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Here are some picks from various BP authors about who they think will crash and
burn, and who will break out this year…


Steven Rubio


The idea is a simple one: name the three players most likely to crash in 1998,
and the three most likely to have a breakthrough season.


The only guy I’m thinking about is Andres Galarraga.


What is the purpose of a Top Three list like this? To present an easy-to-digest
list for fans to argue over (and, of course, to help fantasy owners; there’s no
use denying that). But what’s the old saying, “give someone a fish and they’ll
eat, but teach them how to fish and they’ll waste thousands of hours wading in
cold water hoping for The Big One?” I think it’s time we all learned how to
fish.


Fishing isn’t that difficult, either. Have you ever wondered how a project like
the Prospectus, peopled with the proverbial motley crew of baseball fans, could
offer a relatively cohesive product to our readers? It’s because, even though
we have geographical differences (I fish in Berkeley, for instance), and even
though we prefer different kinds of fish (I like Giant ones), we tend to agree
on certain fundamentals of fishing. Most of the fundamentals related to the
topic of crash/breakthrough seasons come under the heading of Context. The
better you’re able to analyze context, the better you’ll be at fishing. And
then you’ll be able to create your own Top Three list.


Which brings us to Andres Galarraga. In this year’s book, we wrote of El Gato
Grande, “if he gets a long-term contract at this point, the GM in charge should
be shot.” (After Andres signed his three-year deal with Atlanta, we added
“Here’s hoping John Schuerholz has a bullet-proof vest.”) Why would we make
such a statement? Context. In particular, the park in which Galarraga has been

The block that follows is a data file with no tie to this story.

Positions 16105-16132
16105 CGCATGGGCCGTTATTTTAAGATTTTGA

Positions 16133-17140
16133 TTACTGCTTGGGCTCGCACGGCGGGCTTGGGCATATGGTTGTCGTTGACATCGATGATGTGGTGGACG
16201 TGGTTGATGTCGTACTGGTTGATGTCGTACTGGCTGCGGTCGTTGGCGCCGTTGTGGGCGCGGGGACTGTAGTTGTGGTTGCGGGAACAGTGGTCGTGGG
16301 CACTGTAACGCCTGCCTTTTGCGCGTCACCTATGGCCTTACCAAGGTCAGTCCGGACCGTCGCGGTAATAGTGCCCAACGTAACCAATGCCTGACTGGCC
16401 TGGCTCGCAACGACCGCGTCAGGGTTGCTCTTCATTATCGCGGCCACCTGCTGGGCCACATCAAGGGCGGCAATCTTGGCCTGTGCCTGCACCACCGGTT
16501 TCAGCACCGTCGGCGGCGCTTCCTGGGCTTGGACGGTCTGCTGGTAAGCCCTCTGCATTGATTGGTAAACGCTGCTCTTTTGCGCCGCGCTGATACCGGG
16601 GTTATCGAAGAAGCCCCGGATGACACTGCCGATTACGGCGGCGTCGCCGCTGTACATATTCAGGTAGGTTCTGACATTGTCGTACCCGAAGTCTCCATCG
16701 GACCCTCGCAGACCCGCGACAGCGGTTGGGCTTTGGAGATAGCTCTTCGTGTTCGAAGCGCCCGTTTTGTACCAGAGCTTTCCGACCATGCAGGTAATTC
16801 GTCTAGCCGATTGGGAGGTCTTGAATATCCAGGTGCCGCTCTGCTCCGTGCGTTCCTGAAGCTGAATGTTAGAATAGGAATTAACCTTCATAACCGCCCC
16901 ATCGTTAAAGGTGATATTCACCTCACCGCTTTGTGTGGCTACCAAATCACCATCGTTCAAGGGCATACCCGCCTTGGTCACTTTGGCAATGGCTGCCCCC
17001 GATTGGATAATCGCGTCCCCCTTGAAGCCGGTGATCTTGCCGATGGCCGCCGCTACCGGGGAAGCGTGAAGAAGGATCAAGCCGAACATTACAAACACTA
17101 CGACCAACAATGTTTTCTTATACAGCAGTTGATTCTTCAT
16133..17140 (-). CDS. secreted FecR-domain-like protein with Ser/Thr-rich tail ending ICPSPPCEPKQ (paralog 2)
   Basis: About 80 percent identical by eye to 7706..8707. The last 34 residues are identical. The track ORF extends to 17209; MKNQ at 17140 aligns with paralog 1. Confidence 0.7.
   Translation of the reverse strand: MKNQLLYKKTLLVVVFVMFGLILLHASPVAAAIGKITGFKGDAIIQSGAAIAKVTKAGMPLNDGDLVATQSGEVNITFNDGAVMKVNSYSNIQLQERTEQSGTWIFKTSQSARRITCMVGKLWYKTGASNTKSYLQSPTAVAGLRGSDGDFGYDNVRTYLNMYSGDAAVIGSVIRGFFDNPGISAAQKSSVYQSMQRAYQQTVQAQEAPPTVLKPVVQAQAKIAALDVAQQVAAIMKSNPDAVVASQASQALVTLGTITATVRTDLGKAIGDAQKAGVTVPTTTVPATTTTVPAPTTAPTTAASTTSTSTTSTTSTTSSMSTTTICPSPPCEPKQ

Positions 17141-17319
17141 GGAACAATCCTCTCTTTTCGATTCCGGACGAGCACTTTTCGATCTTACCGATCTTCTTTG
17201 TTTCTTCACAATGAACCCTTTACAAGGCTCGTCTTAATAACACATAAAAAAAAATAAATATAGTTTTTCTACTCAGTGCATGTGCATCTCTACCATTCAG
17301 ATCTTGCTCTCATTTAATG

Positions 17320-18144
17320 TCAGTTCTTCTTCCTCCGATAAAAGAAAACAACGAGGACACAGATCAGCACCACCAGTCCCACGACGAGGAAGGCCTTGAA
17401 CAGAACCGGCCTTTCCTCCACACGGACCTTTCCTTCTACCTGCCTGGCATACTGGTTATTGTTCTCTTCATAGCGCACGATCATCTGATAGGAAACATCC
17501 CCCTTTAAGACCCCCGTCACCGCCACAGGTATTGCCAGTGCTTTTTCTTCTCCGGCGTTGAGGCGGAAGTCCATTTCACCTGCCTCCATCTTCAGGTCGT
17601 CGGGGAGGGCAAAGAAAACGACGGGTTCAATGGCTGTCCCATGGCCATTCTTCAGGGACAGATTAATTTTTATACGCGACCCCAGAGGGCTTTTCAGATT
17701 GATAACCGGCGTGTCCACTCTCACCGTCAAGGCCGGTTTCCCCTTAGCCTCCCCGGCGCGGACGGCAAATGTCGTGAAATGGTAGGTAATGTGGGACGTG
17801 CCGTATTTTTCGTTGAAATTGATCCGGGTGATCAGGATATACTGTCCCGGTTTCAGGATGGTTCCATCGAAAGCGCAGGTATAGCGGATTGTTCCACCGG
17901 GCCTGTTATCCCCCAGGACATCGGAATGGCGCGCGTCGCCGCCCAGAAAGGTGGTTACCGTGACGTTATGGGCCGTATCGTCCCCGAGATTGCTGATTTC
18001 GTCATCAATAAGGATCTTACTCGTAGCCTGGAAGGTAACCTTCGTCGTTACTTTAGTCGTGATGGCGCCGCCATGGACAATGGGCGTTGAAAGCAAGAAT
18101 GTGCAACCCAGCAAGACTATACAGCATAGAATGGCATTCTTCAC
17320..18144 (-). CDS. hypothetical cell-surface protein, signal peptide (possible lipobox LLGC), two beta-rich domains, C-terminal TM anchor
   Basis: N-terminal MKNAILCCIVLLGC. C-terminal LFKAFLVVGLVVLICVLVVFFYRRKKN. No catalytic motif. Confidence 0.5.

playing his home games the last few years, the park where he will play those
home games during 1998, and his birthdate.


In his five years with the Rockies, Galarraga has a home BA 69 points higher
than his road BA, an OBP 70 points higher at home, and an SLG 132 points higher
in Colorado. He has been a good slugger on the road (.281/.331/.510); I am not
suggesting otherwise. But a large portion of his reputation as a hitter comes
from his playing in Colorado, where offense is around 50% higher than the rest
of the league.


Turner Field, where Andres now resides, last year cut into home runs by
right-handed hitters by 12%. Its early yet to come to any conclusions about
Turner being a great pitcher’s park, but it won’t be Coors Field any way you
slice it.


Perhaps we’re being too rough on the Cat, because we’re not really predicting a
crash here as much as a change of environment, and the superficial differences
that will mean to how people perceive him. But it should be evident that if
Andres Galarraga has the exact same season at the plate in 1998 as he had in
1997, his raw numbers are going to take an alarming drop.


He’s 37 years old. Older than Wally Joyner. Older than Dave Magadan. Older than
Mark McGwire. Older than Will Clark. He’s four years older than Rafael Palmeiro
and Hal Morris. What the heck, this Big Cat is three years older than the Dog
that got away, Fred McGriff. Andres Galarraga is about a decade past the normal
hitter’s peak age. That, folks, is context.


Andres Galarraga is not a bad hitter. His production last season gives one hope
he still has some good hitting left in him. Nevertheless, he is at an age where
his production is very likely to decline, moving into a situation where those
Triple-Crown numbers we read in the papers everyday are going to be MUCH lower
than they have been for years. Everytime Atlanta fans see Andres wearing his
first baseman’s glove, they’ll be able to switch their gaze to leftfield, where
Ryan Klesko will be stumbling around like a bigger, clumsier Lonnie Smith.
Galarraga will lose 30 or 40 points off his average, lose a handful of homers,
and won’t lead the league in RBI. The Braves will be a worse team for El Gato’s
presence than they would have been if he hadn’t been signed. And when the
season is over, the Braves will still have him under contract for two more
years. At the end of the contract, he’ll be 40.


That sounds to me like the Top Candidate to Crash and Burn in 1998. And if you
think the above is elementary, if you think I’m picking an easy topic, if you